Our passion for quality and sustainability drives our quest for the finest teas available.
Since 1995, Equator has been committed to sourcing excellent coffees and teas, while having a positive impact on the lives of those we do business with. As with our coffees, our passion for quality and sustainability drives our quest for the finest teas available. By working with purveyors who have direct relationships with markets throughout the world, we are able to connect to tea gardens and tea masters in every growing region. Our belief that quality leads to sustainability is our guiding principle. Over the years, we’ve grown our tea program by continuously learning, and expanding our offerings to include truly unique and rare teas. We invite you to join us on our journey to explore and learn more about tea with each cup.
We source teas globally, from producing countries in North & South America, Africa, Asia, and beyond.
The origins of tea as a brewed beverage originate hundreds of years ago in the southeastern regions of China, most notably the Yunnan and Sichuan provinces. From there, tea made its way to nearby countries like Japan, Tibet, Thailand, and Vietnam. Along the way, each region developed it’s own styles and rituals around the growing, brewing, and drinking of tea. One of the largest countries in terms of tea production is India, though it wasn’t until the 19th century that commercial production was introduced to the region. Tea is now grown globally, with producing countries in North and South America, Africa, and the Middle East, among others.
Processing has a profound impact on the aromatics and flavors found in every cup of tea.
Processing refers to the creative techniques used to control the drying of freshly harvested tea laves. As soon as leaves a plucked, deeply complex flavors and aroma develop as natural chemical reactions take place. While there is much variation, unique methods and specialized technology, there are generally five steps in the production process: withering, oxidation, firing, rolling, and drying.
Withering: Once picked, each leaf is spread out to wilt and soften, making it pliable. This also has the effect of removing some moisture, and gradually starting the process of oxidation.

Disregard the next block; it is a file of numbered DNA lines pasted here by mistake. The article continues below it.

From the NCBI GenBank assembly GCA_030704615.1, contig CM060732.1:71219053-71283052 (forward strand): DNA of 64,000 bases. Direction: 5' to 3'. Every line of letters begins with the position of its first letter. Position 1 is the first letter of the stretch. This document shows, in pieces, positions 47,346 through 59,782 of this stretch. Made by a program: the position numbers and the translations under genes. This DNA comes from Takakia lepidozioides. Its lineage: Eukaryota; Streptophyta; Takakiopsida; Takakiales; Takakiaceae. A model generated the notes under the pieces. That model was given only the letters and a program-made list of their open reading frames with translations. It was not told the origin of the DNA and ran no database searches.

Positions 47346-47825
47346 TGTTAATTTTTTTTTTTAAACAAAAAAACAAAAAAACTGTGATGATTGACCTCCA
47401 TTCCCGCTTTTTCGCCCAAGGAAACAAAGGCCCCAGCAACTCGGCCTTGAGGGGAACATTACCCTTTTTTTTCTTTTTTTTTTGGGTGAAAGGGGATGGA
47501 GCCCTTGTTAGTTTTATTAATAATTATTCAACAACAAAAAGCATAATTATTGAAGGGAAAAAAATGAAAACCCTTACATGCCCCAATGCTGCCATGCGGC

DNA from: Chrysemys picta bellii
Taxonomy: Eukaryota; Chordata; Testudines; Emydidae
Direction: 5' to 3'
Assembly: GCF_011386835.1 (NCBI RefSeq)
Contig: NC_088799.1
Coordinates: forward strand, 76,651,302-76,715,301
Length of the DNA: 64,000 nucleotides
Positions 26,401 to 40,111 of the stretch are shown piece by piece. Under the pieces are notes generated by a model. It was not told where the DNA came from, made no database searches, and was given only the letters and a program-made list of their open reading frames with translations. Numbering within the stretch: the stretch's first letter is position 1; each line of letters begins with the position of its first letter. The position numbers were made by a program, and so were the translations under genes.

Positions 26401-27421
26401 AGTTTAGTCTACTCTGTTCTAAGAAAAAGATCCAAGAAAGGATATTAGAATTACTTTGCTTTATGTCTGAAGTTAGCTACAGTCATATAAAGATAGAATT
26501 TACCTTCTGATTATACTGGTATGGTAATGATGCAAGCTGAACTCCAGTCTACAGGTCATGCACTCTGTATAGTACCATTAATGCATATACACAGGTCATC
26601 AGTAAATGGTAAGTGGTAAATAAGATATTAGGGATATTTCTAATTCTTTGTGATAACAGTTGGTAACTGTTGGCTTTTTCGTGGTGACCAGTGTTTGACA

Oxidation: In this stage, the leaves begin to darken as certain chemicals are enzymatically broken down. Oxidation is where many flavor compounds develop. While White and Green teas do not go through this stage, Oolongs range between 5 – 70% oxidation, while Black teas reach 100%.
Firing: Firing uses heat to slow down or stop the chemical reactions taking place by neutralizing the enzymes. This is traditionally achieved by tossing in a wok or by steaming, though more modern technologies are available as well.
Rolling: This is where tea gets its varied shapes. Rolling can be done by hand, working with small batches at a time, or by machine for larger quantities. Teas can be formed into many different shapes, from the long thin shape of most black teas, to the round beads of Jasmine Pearls.
Drying: When oxidation & rolling is complete, the tea must be dried to remove moisture. Drying is done in conveyor ovens, compressed hot air roasters, or even in bamboo baskets over hot coal. This stage is responsible for many flavor compounds in White and Green teas.
A lifetime isn’t long enough to savor the infinite variety of tea grown around the world.
Step 1: Start with cold, fresh filtered water.
Step 2: Heat water according to your tea type. Do not over boil or reheat water; the tea will taste flat.
Step 3: Pour water over tea leaves. Cover the pot or cup and infuse to taste. Each tea tastes different at different steep times.
Step 4: Strain your tea leaves and drink.
Step 5: Re-steep your tea. Many teas can be re-steeped, yielding different flavors with each steeping.
Each tea type has water temperature and steep time that works best to highlight the range of flavors it offers. Refer to the chart below for guidance. Additionally, each of our offerings has a specific dose that we recommend, which can be found on each tea’s page.
|Tea Type||Water Temperature||Approximate Steep Time|
|White Tea||165° – 175°F||1 – 3 minutes|
|Green Tea||170° – 180°F||2 – 3 minutes|
|Oolong Tea||180° – 190°F||1 – 4 minutes|
|Flowering Tea||212°F||3 – 4 minutes|
|Black Tea||190° – 212°F||4 – 5 minutes|
|Herbal Tea||212°F||5 – 7 minutes|
|Pu-erh Tea||212°F||1 – 2 minutes|
While we enjoy teas brewed to these parameters, and think you will as well, we recommend experimenting with temperature and steep time to find a recipe that works best for your palate.